HOW TO: Not make people want to “unfan” or “hide” your Facebook Fan Page
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It’s so easy to press that little “hide” button on Facebook. If you’ve hidden a fan page why are you (or did you) confirm them in the first place?
Perhaps one of these reasons:
- “It seemed like a good idea at the time.”
- “I felt guilty if I didn’t because it’s a friend or family member’s fan page.”
- “I thought I’d receive information I could use to help me.”
- “It was an impulsive move (and they’ll know if I leave the page now.)”
- “I’m sick of getting the fan page request OVER and OVER again.”
Instead of hiding fan pages, I’ve taken to leaving page(s) altogether. Why? Even if I’ve hidden them they can still reach me via messages, events, etc. Personally, I like to fan those who provide important content, offer exclusive deals and/or promotions, a celebrity or spokesperson I really am a FAN of, to name a few. However, I know many people who simply hide a page when they experience many of the scenarios listed below.
If you’re using a Facebook fan page as a way to engage with your audience, there are two ways to ensure a swift communication death: the “hide” button and the “remove me from friends” link. The trick is to provide quality information and that which is most relevant to your audience. It’s not easy, takes time and can improve communication and relationships with your audience.
Do a quality check of your fan page to ensure your audience can’t say any of the following and stay public and present in their Facebook stream.
I receive a fan page message every day or several times each week
I could handle a daily breaking news message or a 50% off exclusive shopping discount, but I don’t need a daily update on anything else. The best communication is timely and relevant. If I get saturated with messages from you, I no longer see them. They become white noise and may eventually lead to me leaving your fan page.
I’ve been invited to 300 events in the past month (alright, that’s an exaggeration)
If your event is in Australia, it’s pretty unlikely (unless you’re paying my expenses) that I’ll be able to make it.
Don’t invite everyone in your fandom to an event if you’re not sure they’d be interested. Yes, it takes time to know your audience. However, a targeted approach may garner more success in engagement and attendance at your events. A few things to consider before sending the invitation:
- Geographic location (if people live more than 30 miles away, a Thursday night even may not be of interest to them)
- Timing (if this is a last minute event and my fans are primarily parents with young children, they may not be able to make it)
- “Remove from my events” (you notice someone who never displays your events or consistently replies no)
- Cost (the event you’re planning is $250 a ticket…I better really be interested in the cause or concept)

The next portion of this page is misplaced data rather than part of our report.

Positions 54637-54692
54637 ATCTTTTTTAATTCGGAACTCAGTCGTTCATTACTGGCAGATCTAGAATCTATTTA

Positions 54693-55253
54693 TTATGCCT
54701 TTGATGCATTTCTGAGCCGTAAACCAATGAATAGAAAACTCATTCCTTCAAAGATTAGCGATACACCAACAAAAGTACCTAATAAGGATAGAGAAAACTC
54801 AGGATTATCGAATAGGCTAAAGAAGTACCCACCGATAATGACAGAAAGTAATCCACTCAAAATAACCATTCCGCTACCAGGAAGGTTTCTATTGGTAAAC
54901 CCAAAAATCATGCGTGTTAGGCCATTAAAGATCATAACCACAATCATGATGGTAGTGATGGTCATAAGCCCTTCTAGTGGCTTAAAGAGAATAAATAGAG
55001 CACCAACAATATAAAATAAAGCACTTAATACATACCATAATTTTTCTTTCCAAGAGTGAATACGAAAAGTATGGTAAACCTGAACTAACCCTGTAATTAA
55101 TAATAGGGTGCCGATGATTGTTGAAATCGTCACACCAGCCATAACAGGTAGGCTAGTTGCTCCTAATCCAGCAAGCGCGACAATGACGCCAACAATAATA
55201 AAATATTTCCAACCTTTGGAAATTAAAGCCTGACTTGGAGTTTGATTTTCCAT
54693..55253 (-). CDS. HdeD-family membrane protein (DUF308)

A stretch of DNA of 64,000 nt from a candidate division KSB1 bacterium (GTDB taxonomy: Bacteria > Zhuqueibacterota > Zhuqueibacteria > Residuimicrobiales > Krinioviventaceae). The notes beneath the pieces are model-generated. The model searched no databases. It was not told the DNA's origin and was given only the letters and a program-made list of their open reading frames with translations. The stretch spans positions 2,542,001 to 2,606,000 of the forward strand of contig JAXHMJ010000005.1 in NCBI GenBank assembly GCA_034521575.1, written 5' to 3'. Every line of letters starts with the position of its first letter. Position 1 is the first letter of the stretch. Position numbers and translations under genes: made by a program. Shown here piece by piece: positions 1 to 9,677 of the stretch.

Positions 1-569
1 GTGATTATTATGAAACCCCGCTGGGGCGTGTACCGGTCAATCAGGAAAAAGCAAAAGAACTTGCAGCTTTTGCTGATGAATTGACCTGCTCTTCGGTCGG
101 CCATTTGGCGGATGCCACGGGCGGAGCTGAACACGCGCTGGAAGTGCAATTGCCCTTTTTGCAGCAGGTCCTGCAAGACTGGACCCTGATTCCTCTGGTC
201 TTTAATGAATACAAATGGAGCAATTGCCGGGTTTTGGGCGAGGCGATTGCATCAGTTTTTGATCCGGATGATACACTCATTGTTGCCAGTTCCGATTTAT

You clog up my Facebook stream with information that doesn’t matter to me
I’m excited you were featured on The Today Show. It makes sense you’d want to share that with your fans. However, if you start sharing every media placement, every day, I’m going to lose interest. Save the “big hits” or a media interaction that drives home an important message. Or, you’ve decided to link your Twitter profile with your Facebook status update and you tweet 20 times per hour. Think, “less is more.”
You tag me in notes, photos, videos to get my attention
Unless I’m actually mentioned in the note, photo or video, I probably don’t want to see it. If you tag me, I’m expecting to see something about me, not something FOR me or a promotion.
I receive the never-ending fan page request
This is targeted towards the pages I’ve yet to join. If I’ve ignored your fan page in the past, it’s not personal. Perhaps it doesn’t fit with the type of information I want to receive on Facebook or I “follow” and/or connect with you on other networks and don’t want duplication. I understand sending the request two times (perhaps I missed the first one or accidentally ignored) any more than that will ensure I never “confirm.” Furthermore, if the requests keep on coming in, I’m going to be turned off by your brand.
I receive the never-ending Facebook private message to join your fan page
(See previous response.)
You’ve created a fan page for a topic that doesn’t need a fan page
This is open to personal interpretation. If you’re hosting a one-time event, you may want to think about the effectiveness of a fan page versus an event. We’re inundated with information. Do we need one more fan page?
What makes you “hide” or “remove” yourself from a fan page? What keeps you an engaged member of a fan page? What advice would you offer?